But, is my headspace the result of Western medicine? Probably. Can I corner yoga into that perspective? Probably not. This is where ayurvedic medicine plays its card. I humbling admit, I know very little about this type of medicine. So, as with all things, I’m ready to learn more about ayurvedic medicine and the various ways it intertwines with yoga…but for another post.
Logic does tell me though, that it is quite possible that yoga poses could help the liver by releasing the associated muscles and fascia surrounding the liver and thus, help with its function. Just sayin’.
Okay - Now, back to my gift.
Practice was just about to the end and I landed in a prone face down position. I wondered what was next that involved a twist. But how will I twist in this position?
Low and behold, Adriene delivered the best twist of the day! From the prone position, I came up into cobra. Stretching one arm out to the side, palm down, I shifted my chest away from the mat whereby lifting the top leg over to open up the body out to face the side. With my searching this week, I couldn’t find a reference or name to this pose but that doesn’t matter as it was glorious! Not only as a twist but also an awesome hip and chest opener like no other.
And of course, I sought the connection to my weekend. I was presenting on overactive and shortened muscles to a group of AFLCA leaders. THIS stretch was the ultimate in connecting to those overactive muscles.
In the end, my sunny east window glowed and I was rejuvenated in my savasana. Liver detox or not.
Sometimes you need yoga, just to be yoga.
For me and this blog, it is at times challenging to keep my head out of the practice. That being, thinking to technically about the practice as opposed to being present in the movements, breath and with myself.
This week’s practice took two run throughs. Earlier in the week, I practiced not realizing that yoga needed to be just yoga this week. Come to write a blog post and I can say with certainty that I had NO recollection of what I did nor what I wanted to write about.
I checked out.
And rightly so.
It’s been a busy, hectic (read: somewhat stressful) beginning of September. Obviously I needed to check out.
Do yoga for yoga sake.
When it came to round number two (and checking my notes from earlier in the week), I was able to recall and write about what I was thinking, feeling and learning with this week’s practice!
In a nutshell, September. Oh - September. It brings on such memories of starting new things and getting back into routine. I was inspired to try a September kind-of practice with Adriene’s Dorm Room Yoga. I’ve been out of post secondary school for over 10 years but I couldn’t resist a try!
It was not so much about the physical practice this week but more about her statements and guiding words.
"getting your money’s worth"
"not ignoring how we get in and out of things but considering that part of the practice too”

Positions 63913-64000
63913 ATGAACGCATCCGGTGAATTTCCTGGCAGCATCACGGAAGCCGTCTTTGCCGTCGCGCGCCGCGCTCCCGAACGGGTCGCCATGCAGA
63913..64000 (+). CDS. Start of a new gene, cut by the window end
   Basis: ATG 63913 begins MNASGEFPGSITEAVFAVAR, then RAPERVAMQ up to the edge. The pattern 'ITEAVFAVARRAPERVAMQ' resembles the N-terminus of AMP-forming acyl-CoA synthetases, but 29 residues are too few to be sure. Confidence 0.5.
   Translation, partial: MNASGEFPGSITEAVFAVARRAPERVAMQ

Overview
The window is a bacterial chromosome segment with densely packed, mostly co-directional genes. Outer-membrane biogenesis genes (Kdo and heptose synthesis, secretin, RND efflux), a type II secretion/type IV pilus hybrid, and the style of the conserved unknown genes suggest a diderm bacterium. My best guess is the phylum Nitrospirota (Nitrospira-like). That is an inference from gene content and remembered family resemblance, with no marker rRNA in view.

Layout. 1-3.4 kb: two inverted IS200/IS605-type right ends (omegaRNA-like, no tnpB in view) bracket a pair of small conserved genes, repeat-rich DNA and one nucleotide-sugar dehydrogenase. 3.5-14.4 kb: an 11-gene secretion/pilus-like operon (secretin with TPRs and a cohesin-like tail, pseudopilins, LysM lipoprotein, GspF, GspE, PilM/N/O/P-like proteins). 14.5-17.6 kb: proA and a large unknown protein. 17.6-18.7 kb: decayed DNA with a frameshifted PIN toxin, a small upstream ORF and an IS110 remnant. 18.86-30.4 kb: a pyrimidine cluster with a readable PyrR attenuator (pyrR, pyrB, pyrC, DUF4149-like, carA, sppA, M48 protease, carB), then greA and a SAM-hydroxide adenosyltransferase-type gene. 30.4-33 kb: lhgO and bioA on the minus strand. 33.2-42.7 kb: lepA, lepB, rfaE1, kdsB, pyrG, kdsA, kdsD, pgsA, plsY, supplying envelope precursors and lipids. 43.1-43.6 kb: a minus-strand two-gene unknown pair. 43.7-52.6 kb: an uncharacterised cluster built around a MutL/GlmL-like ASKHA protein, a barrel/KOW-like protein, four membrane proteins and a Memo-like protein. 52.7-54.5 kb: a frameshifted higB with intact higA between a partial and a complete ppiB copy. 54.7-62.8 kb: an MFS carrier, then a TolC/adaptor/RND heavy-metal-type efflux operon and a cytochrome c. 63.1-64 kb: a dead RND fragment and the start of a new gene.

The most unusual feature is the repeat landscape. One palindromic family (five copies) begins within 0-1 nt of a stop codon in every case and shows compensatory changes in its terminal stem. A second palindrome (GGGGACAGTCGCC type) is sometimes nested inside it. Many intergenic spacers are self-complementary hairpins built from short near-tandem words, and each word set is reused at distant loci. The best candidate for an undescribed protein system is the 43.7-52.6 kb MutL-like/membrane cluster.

"experience the space between the poses"
Adriene’s words were instrumental to staying focused on the practice (I did that well this week!) and realizing that it is so easy to just run through the poses.
This fits well with a cool program I’m taking part in right now called Everyday Mindfulness. I’m taking it for personal reasons for quick little hints and tricks to be present and not get hung up on the past nor anxious about the future. But many of the mindfulness concepts align well with the yoga philosophies. I can see myself carrying these concepts over to my teaching practice.
Thank goodness I took the time to practice twice this week and get these golden nuggets again. I would have to say that I am pretty proud that my unconscious self was able to get what it needed during my first practice and my intellectual, blog writing self got second fiddle this week. Regardless, it all turned out in the end.
But sometimes you just need yoga, for yoga sake,
I can't tell you how many people over the duration of my career who've told me they want to lose weight. It is almost a given when talking about exercise. Or is it?
Research doesn't necessarily support that exercise alone will help you lose weight. Yet, the fitness industry rants and raves it as the (only) benefit of being physically active.
Even this past week, I had a women who's sole purpose talking to me was about her losing 30 pounds. Unfortunately, each time she spoke of her weight, it was like her weight was a personal failure and she wasn't a deserving human being.
I know that feeling. I hate to admit it but there were many years of body hate. I recall taking scissors to my inner thigh and considering to cut. Of course, I knew enough (at lets say the age of eight) that that wasn't going to work. But the feeling of disgust with my body was all encompassing.
Full Disclosure: I still struggle from time to time about my body image. It is easy to fall back into old thoughts and self-talk.
Is this common? I hate to know the stats as I think it is more common than we know.
Slot in yoga...
A practice that is for oneself and within oneself. Not just the physicality of asanas but the breath work and mental meditation it includes.
I would argue yoga is the ultimate in self-love.
This week's practice drove that point home.
Initially, when I read the video title, I slightly cringed - "Yoga for Weight Loss - Hips & Hammies ". Oh no, not this message again. The expectation that yoga will cause weight loss. But as I got into the video sequence, I soon realized I was the one with the expectations.